Changing your daily routine may restore a normal heart rhythm, especially for people who are newly diagnosed. Too much coffee or alcohol consumption or too much stress could be creating your AFib, and simply reducing them can potentially reverse your heart condition.

The American Heart Association lists other preventive steps you can take, including exercising regularly; eating foods low in saturated fats, trans fats, and cholesterol; maintaining good cholesterol and blood pressure; not smoking; and losing weight.

Bring personal information with you to your appointment, such as your family history of heart disease, stroke, diabetes, and high blood pressure. The extent of the changes you need to make to your lifestyle will depend greatly on your genetic risk for heart problems. In addition, be open to talking about any major stresses that have occurred or are occurring and how that stress affects your daily life.

5. How important is controlling my AFib?

"AFib is a progressive disease, so the sooner it's treated, the better things will be," Dr. Vasaiwala says. "For patients who've been in AFib for a long period of time, the chances of successfully returning to a normal heart rhythm are significantly lower."

It's vital you stick to your personalized treatment plan in order to control your atrial fibrillation. AFib increases the likelihood for other health conditions; according to the National Stroke Association, people with AFib are five time more likely to have a stroke than people without it.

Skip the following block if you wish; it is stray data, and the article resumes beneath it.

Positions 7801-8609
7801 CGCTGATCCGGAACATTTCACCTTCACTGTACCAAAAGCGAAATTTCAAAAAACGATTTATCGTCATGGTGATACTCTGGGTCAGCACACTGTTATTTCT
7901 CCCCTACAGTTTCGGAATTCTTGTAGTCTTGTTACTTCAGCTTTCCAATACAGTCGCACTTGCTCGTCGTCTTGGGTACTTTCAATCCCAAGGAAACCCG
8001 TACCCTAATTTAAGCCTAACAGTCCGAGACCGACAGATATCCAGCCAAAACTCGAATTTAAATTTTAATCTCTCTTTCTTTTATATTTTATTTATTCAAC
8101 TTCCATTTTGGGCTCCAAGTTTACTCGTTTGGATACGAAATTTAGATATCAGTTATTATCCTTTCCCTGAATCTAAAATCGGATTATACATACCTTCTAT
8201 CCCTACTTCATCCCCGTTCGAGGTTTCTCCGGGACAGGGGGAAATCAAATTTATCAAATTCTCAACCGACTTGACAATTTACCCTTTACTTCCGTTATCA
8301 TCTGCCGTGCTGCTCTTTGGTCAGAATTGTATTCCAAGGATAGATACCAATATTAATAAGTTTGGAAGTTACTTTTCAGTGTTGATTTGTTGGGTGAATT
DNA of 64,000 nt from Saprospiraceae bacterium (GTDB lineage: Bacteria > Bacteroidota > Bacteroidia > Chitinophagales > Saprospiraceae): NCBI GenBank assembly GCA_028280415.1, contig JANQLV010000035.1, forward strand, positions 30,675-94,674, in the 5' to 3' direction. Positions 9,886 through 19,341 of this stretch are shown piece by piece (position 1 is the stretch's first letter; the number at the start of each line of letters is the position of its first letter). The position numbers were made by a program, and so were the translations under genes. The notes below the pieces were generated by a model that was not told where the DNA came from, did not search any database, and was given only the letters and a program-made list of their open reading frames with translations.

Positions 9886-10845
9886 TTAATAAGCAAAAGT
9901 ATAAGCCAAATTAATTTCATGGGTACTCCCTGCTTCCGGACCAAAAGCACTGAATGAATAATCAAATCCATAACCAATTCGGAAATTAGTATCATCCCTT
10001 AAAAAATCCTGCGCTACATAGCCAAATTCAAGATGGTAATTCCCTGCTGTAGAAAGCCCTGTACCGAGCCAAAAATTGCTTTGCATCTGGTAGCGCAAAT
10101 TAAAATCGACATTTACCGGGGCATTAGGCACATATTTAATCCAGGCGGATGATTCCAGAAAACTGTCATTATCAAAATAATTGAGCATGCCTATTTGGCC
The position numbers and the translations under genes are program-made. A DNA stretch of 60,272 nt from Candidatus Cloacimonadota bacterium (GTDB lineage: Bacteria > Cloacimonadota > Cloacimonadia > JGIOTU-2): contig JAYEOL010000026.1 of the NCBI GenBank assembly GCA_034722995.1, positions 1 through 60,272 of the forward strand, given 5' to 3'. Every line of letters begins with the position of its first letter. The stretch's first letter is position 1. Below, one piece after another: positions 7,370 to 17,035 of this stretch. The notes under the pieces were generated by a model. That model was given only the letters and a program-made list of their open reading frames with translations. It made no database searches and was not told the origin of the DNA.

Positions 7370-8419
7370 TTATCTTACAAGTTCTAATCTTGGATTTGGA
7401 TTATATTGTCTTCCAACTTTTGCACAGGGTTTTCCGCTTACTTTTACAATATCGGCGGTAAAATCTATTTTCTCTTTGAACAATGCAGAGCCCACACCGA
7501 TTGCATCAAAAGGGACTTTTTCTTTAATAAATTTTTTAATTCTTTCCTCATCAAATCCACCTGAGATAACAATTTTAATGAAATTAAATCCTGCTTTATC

For support, bring a family member or close friend with you to the appointment. He or she will help you remember all that was said. The best idea is to bring your spouse or someone you live with so they can help you keep your treatment regimen on track.

Other possible questions to ask:

Here are some other great questions you can ask your doctor, provided by the Mayo Clinic:
• Should I see a specialist? What will that cost, and will my insurance cover seeing a specialist? (You may need to ask your insurance provider directly for information about coverage.)
• Is there a generic alternative to the medicine you're prescribing?
• Are there any brochures or other printed material I can take home with me? What websites do you recommend visiting?